# How is $\gamma^{\mu}$ defined in the anti commutation relation $\{{\gamma_{5},\gamma^{\mu}}\}$?

how is $\gamma^{\mu}$ defined in the anti commutation relation $\{\gamma_{5},\gamma^{\mu}\}$? does it make a difference if you write the index ${^\mu}$ lower? what does usually change if the index is lowered or on the contrary written above?

$\gamma^{\mu}$ are defined from their anticommutation relation:

$$\{\gamma^{\mu},\gamma^{\nu}\}=2\eta^{\mu\nu} I_4$$

Where I use the $(+---)$ convention for $\eta$ and $I_4$ is the 4x4 identity matrix.

There are many possible choices to express such matrices, one of them is: (Dirac basis)

$$\gamma^0= \left[ \begin{array}{cccc} 1 & 0 & 0 & 0 \\ 0 & 1 & 0 & 0 \\ 0 & 0 & -1 & 0 \\ 0 & 0 & 0 & -1 \end{array} \right]$$

$$\gamma^1 = \left[ \begin{array}{cccc} 0 & 0 & 0 & 1 \\ 0 & 0 & 1 & 0 \\ 0 & -1 & 0 & 0 \\ -1 & 0 & 0 & 0 \end{array} \right]$$

$$\gamma^2= \left[ \begin{array}{cccc} 0 & 0 & 0 & -i \\ 0 & 0 & i & 0 \\ 0 & i & 0 & 0 \\ -i & 0 & 0 & 0 \end{array} \right]$$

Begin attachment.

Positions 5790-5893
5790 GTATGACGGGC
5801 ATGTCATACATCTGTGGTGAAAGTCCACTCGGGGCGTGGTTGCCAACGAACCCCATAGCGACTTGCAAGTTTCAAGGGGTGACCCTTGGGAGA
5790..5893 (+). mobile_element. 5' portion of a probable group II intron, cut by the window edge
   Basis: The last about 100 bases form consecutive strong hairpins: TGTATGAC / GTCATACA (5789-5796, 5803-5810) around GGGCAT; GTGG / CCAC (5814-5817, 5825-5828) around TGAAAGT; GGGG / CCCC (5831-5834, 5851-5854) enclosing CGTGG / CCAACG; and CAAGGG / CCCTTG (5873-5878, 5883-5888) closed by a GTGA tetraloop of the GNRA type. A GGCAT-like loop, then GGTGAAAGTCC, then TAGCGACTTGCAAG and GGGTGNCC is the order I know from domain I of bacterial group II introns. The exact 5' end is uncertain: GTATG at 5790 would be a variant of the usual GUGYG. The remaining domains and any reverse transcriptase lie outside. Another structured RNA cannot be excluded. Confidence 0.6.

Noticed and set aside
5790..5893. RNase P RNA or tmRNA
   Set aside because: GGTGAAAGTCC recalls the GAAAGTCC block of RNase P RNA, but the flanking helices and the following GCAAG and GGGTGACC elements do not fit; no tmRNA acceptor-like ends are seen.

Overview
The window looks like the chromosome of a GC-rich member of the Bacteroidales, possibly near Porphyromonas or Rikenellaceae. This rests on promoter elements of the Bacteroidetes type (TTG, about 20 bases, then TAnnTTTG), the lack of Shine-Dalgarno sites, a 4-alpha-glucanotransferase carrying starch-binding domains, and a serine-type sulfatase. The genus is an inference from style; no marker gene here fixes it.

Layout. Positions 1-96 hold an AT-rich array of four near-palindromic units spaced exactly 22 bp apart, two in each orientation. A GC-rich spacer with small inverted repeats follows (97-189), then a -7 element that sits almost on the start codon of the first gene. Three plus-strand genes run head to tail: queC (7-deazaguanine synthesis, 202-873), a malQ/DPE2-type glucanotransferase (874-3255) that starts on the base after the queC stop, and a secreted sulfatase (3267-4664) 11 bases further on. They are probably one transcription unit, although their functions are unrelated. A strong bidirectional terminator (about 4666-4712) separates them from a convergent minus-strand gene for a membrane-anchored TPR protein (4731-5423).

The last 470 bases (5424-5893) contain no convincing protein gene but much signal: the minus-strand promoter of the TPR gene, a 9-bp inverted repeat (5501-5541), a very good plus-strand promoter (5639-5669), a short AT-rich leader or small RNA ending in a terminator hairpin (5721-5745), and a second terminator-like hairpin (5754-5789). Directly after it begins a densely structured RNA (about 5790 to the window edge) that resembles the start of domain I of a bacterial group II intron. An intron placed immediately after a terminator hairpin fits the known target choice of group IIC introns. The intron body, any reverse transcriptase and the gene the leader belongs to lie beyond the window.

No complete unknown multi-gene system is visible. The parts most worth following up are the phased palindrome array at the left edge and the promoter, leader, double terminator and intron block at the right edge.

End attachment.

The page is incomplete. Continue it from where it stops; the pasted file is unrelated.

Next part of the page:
$$\gamma^3 = \left[ \begin{array}{cccc} 0 & 0 & 1 & 0 \\ 0 & 0 & 0 & -1 \\ -1 & 0 & 0 & 0 \\ 0 & 1 & 0 & 0 \end{array} \right]$$

then $$\gamma_{\mu}= \eta_{\mu\nu}\gamma^{\nu}$$ where $\eta_{\mu \nu}$ is the metric tensor, which means:

$\gamma_0=\gamma^0$; $\gamma_i=-\gamma^i$ for $i=1,2,3$.

• The dirac basis is defined by what you've written. The gamma matrices are defined with their abstract properties and there are many choices of $\gamma^0$, of $\gamma^1$, etc. Not worth a downvote but I think this is important. – user12029 Apr 6 '18 at 23:19
• Thanks for your contribution: you are completely right, I've edited my answer. – Matteo Apr 6 '18 at 23:29